The options do not only stop at the physical shapes. The traditional use of “OM” at the beginning and ending of each class may freak some people out. When people do not understand the meaning behind something their imagination can bring them to all sorts of places. We as teachers should explain why we “OM” and that its completely personal and voluntary to participate in. “OM” helps us take deeper breaths and slows the breathing down at the start of the classes therefore helping our students get grounded. Offering different versions on “OM”, humming, vocal or silent are good for people who want to participate but are uncomfortable hearing their own voice. Religious people may want to avoid altogether so give the option to remain silent and maybe repeat their own prayer in their head each time “OM” is used. The option of not using “OM” at all is also a reality, it will depend on your class and the environment you are teaching in.
Sanskrit the traditional language of yoga I find extremely hard to say and cannot remember the words for shapes except for “Tadasana” Mountain pose and “Shavasana” corpse pose. For some teacher’s Sanskrit is in important in their practice and they want to use it throughout. However, students who are new to yoga and join their class will be confused by the words and will not know what pose to take. Most people know downdog, cat/cow, easy pose, warrior pose but in Sanskrit, I cannot even remember. Julia mentioned its important if you mention a pose in Sanskrit to follow it up with the English translation, this has automatically opened up your classes for new students to join. Only use Sanskrit if it feels comfortable to you and you are not limiting your classes by using too much. For me the only Sanskrit I use is Shavasana because I don’t like saying corpse pose, everything else will be in English. That’s my personal choice. You really don’t want to hear me butchering these beautiful words in an Irish accent which I cannot drop! Lol!
Julia gave the following 4 pointers on how to teach to a broader range of students:
• Teach by example: Beware of your body language, don’t fidget, use appropriate hand gestures and demonstrate what you want the majority of your students to do. For example, if you want your student to use props demonstrate by using props, if you want the majority of the students to stay in option 1 of a shape instead of option 3 demonstrate in option 1
• Teach by what you say & the order of how you say it: Breath should always be priority in our classes, this should always be the most significant thing we complement our student on, we should be encouraging our students to breath more and not pushing more. Are your students able to breath comfortably in a shape? If not ease back and find a different shape so they can breathe.
• Teach by what we don’t say: beware if the only positive feedback we give our class is how one or two people look great in a handstand while the majority of people are in child’s pose.
• Teach by touch or lack of: Be conscious of assisting students into poses as we are not anatomy experts and everybody’s body is different. You do not want to harm any student or be liable for harming anyone. Use as many verbal and visual ques as much possible before assisting any student. Only assist if you have received training and are comfortable in this area.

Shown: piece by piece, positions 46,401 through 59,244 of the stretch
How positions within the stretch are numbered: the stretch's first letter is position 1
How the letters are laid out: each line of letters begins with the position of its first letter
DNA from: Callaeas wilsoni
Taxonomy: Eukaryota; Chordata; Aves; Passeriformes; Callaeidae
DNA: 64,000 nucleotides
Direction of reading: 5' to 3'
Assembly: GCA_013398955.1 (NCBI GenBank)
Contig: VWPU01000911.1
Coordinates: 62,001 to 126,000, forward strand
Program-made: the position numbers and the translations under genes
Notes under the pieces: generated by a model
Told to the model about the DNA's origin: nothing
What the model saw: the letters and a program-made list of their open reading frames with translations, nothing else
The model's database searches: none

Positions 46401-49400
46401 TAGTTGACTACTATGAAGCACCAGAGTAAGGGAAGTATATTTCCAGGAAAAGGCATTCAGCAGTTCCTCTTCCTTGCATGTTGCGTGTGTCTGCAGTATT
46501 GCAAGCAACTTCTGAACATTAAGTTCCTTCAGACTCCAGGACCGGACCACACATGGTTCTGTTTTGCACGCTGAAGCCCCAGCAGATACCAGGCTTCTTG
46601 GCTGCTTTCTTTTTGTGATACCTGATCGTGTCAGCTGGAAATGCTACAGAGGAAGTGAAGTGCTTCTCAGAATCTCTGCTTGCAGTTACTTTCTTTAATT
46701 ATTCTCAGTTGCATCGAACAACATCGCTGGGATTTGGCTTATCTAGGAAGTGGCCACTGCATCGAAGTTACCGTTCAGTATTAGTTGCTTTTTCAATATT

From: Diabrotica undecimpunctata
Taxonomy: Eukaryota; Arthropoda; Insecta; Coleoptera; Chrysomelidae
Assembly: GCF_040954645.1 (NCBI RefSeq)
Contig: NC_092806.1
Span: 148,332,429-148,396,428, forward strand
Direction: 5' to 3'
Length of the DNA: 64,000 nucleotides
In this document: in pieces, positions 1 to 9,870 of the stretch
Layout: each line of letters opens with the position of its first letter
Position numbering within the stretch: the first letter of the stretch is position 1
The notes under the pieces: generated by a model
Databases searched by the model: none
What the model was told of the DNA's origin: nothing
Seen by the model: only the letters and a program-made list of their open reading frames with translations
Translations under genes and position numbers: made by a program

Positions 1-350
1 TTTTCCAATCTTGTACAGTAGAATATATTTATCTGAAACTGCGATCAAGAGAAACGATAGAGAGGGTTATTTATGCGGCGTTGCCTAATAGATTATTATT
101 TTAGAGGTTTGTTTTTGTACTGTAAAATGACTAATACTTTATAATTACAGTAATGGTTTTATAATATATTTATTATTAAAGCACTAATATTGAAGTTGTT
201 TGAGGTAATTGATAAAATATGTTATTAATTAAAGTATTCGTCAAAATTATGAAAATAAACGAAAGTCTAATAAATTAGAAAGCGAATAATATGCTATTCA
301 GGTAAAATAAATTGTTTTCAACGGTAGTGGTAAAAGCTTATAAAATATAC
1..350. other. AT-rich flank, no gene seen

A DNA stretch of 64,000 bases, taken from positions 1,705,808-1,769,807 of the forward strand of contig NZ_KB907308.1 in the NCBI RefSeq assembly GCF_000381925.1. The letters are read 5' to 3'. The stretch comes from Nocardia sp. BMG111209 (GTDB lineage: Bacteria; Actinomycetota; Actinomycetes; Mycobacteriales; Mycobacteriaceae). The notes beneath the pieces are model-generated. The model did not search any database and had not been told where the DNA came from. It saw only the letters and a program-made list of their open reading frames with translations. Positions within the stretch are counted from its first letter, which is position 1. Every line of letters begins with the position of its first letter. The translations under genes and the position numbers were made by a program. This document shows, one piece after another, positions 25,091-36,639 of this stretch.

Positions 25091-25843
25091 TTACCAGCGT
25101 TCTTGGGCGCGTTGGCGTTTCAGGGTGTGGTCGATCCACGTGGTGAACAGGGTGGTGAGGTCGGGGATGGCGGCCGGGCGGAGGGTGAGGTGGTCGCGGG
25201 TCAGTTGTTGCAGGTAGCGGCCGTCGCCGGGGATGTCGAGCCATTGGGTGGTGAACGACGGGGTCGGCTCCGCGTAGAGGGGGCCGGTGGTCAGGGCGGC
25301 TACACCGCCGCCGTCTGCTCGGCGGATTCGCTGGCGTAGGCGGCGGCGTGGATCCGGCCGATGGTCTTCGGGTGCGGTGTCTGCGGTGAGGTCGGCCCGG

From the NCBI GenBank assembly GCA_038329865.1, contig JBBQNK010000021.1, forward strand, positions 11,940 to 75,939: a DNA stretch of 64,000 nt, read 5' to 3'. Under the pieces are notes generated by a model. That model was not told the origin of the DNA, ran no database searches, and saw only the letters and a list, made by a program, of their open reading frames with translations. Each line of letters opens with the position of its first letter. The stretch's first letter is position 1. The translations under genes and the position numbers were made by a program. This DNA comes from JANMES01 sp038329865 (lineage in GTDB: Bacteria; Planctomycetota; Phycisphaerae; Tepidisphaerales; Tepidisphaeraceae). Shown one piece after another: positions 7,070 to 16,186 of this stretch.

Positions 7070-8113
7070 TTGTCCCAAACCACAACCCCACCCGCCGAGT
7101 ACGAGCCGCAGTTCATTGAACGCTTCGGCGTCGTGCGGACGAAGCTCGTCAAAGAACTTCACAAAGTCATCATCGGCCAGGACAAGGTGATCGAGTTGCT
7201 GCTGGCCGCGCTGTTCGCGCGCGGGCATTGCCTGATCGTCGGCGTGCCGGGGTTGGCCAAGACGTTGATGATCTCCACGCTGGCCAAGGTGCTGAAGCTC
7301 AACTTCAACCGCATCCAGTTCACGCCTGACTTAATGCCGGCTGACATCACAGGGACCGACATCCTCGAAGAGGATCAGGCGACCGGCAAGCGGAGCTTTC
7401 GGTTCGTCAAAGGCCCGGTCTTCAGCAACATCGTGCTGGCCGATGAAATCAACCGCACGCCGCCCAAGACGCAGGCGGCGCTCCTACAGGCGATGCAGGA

My very unique note taking skills, unreadable hand writing & stick men…..nobody ever wants to use my notes! lol!
The power your voice can have in a class is significant. Julia mentioned to keep our voice authentic and not put on a “yoga “voice. Ask yourself is your voice the same in class as it is after class when a student asks a question? Be loud enough so everyone can hear you, about twice as loud as normal conversation voice. (depending on studio size) Avoid using the upper inflection at the end of your sentences that sounds like you are constantly asking questions! Super annoying and you will lose students because of this.
Be mindful of any curse words or slang you may use and avoid using them in your class. Some teachers do use these words but curse words and slang do have a negative energy and can affect how people feel. Anyone who has lived through trauma or abuse may find these words especially upsetting. Best to avoid. Remember we are encouraging as many people to come to yoga to feel safe & secure.
One of the students in this course recommended the book “The Hidden Messages in Water” by Masaru Emoto which explains how words can affect us. It’s on my reading list.
Speak in a command form, give instructions but in a kind way as if you are speaking to your best friend. Slow down your words to speak much slower than your usual speed. Record your voice during classes to see how you really sound and this will help you improve your teaching in areas you may never have noticed you needed to work on.
The above information is so beneficial to teachers and everything mentioned will help make our classes more accessible to more students. We as teachers have a lot to work on and we may not see the results for many years but everything mentioned above will mould us into better teachers and hopefully encourage a much wider & diverse group of people to arrive to our classes. Our classes should be open to everyone, we as teachers need to know how to make this happen so more people are exposed to the wonderful benefits of the breath and shapes.
Hopefully you enjoyed Part 1 of this series of reflections on our training. A special thanks to Julia and semperviva for providing such a beneficial course.
In the next blog in this series we will include how to make the popular poses more accessible to people with injuries, limitations and pregnancy by using props. And lots more wisdom & advise from Julia.
Have a great week.